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President of Syria
The president of Syria, officially the president of the Syrian Arab Republic (Arabic: رئيس سوريا; French: Président de la Syrie), is the head of state of the Syrian Arab Republic. He is vested with sweeping powers that may be delegated, at his sole discretion, to his vice presidents. He appoints and dismisses the prime minister and other members of the Council of Ministers (the cabinet) and military officers.[2] Bashar al-Assad is the 20th and current president of Syria. Bashar is the son of former president, Hafez al-Assad, who was the longest-serving president serving 29 years. Bashar is currently the second longest-serving president marking the 20th year of his presidency in 2020 when he entered the post on 17 July 2000.
President of the Syrian Arab Republic
رئيس الجمهورية العربية السورية

Coat of arms of Syria
Incumbent
Bashar al-Assad
since 17 July 2000
StyleHis Excellency
ResidencePeople's Palace and Tishreen Palace, Damascus
Term lengthSeven years, maximum of one successive term (as of 2012)[1]
Inaugural holderSubhi Barakat (French Mandate)
Shukri al-Quwatli (current constitution)
Formation17 April 1946
DeputyVice President of Syria
Term of office
Article 88 of the 2012 constitution states that the President serves a seven year term and "can be elected for only one more successive term."[3][4] Article 155 states that Article 88 applies to the President "as of the next presidential elections."[3]
Eligibility criteria
On 31 January 1973, Hafez al-Assad implemented a new Constitution, which led to a national crisis. Unlike previous constitutions, this one did not require that the president of Syria must be a Muslim, leading to fierce demonstrations in Hama, Homs and Aleppo organized by the Muslim Brotherhood and the ulama. They labeled Assad as the "enemy of God" and called for a jihad against his rule.[5]Robert D. Kaplan has compared Assad's coming to power to "an untouchable becoming maharajah in India or a Jew becoming tsar in Russia—an unprecedented development shocking to the Sunni majority population which had monopolized power for so many centuries."[6] The main objection to the constitution from demonstrators was that Islam was not specified as the state religion.[7] In response to riots, the Syrian Constitution of 1973 was amended to stipulate that Islam was the religion of the president.[7]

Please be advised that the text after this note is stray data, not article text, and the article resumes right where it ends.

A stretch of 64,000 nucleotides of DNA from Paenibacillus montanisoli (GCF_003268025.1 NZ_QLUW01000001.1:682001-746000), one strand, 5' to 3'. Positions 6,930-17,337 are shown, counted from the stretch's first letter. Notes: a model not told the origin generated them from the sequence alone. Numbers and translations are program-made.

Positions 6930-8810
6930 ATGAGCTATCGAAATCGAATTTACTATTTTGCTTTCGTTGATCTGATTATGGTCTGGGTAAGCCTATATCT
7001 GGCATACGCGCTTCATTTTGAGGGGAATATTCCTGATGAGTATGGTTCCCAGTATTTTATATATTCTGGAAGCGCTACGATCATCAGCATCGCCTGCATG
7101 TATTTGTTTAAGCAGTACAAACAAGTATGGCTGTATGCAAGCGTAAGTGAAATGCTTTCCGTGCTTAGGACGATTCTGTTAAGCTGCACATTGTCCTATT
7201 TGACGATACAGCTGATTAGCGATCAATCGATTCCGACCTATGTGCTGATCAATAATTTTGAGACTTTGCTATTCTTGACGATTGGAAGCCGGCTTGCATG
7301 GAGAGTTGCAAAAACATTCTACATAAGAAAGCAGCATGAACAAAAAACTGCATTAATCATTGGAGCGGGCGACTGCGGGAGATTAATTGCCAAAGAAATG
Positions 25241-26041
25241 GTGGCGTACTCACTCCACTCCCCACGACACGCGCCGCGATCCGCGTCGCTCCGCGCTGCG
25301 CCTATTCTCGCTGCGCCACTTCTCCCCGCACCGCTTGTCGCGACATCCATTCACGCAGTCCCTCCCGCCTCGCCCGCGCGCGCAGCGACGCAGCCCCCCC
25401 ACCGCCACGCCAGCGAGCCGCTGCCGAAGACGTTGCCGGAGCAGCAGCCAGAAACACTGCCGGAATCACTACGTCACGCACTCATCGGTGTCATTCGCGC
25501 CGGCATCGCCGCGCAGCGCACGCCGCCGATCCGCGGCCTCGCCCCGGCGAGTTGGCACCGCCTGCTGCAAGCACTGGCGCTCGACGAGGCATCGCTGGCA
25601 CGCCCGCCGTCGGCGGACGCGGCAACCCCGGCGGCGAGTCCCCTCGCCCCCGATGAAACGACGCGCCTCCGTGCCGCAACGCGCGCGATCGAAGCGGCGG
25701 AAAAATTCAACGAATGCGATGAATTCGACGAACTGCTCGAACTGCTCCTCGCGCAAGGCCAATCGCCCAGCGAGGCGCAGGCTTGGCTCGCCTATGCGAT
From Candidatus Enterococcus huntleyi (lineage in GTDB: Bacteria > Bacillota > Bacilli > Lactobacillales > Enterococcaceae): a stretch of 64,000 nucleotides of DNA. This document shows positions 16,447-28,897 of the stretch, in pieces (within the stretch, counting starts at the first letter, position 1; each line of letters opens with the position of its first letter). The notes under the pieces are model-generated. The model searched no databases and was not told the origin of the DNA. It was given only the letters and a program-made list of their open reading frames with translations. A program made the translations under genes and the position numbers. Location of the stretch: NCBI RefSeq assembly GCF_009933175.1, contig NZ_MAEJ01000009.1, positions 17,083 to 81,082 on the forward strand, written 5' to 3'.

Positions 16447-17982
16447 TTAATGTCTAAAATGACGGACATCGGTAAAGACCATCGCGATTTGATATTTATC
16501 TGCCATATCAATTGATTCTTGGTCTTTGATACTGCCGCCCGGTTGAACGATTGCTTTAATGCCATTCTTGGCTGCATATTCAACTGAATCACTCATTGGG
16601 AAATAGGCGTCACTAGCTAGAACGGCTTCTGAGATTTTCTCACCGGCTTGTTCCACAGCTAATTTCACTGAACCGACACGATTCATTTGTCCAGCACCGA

A new constitution was approved in February 2012.[8] Article 84 of Syria's 2012 constitution requires that candidates for the presidency must:[3]
  1. Be at least 40 years old
  2. Be Syrian by birth, of parents who are Syrians by birth
  3. Enjoy civil and political rights and not convicted of a dishonorable felony, even if he was reinstated
  4. Not be married to a non-Syrian wife
  5. Have lived in Syria for 10 years continuously upon nomination
Further eligibility requirements in the 2012 constitution include:[3]
Powers
Apart from executive authority relating to a wide range of governmental functions including foreign affairs, the president has the right to dissolve the People's Council, in which case a new council must be elected within ninety days from the date of dissolution.
List of presidents
Main article: List of Presidents of Syria
Latest election
Main article: Syrian presidential election, 2014
CandidatePartyVotes%
Bashar al-AssadBa'ath Party10,319,72388.7
Hassan al-NouriNIACS500,2794.3
Maher HajjarIndependent372,3013.2
Invalid/blank votes442,1083.8
Total11,634,412100
Registered votes/turnout15,845,57573.42
Source: SANA, SANA
References
  1. ^ Article 88 of the Syrian Constitution
  2. ^ "Syria - The President and the Cabinet".
  3. ^ a b c d "Syrian Arab Republic's Constitution of 2012" (PDF). ConstituteProject.org. February 26, 2012. Retrieved June 19, 2017.
  4. ^ "Qordoba - Translation of the Syrian Constitution Modifications 15-2-2012 | Citizenship | Presidents Of The United States". Scribd. Retrieved 2020-12-01.
  5. ^ Alianak 2007, p. 55.
  6. ^ Kaplan, Robert (February 1993). "Syria: Identity Crisis". The Atlantic.
  7. ^ a b "Further rioting in Syria reported". The New York Times. February 28, 1973.
  8. ^ MacFarquhar, Neil; Cowell, Alan (February 27, 2012). "Syrians Said to Approve Charter as Battles Go On". The New York Times.
External links
President of Syria on Facebook
Last edited on 19 April 2021, at 07:27
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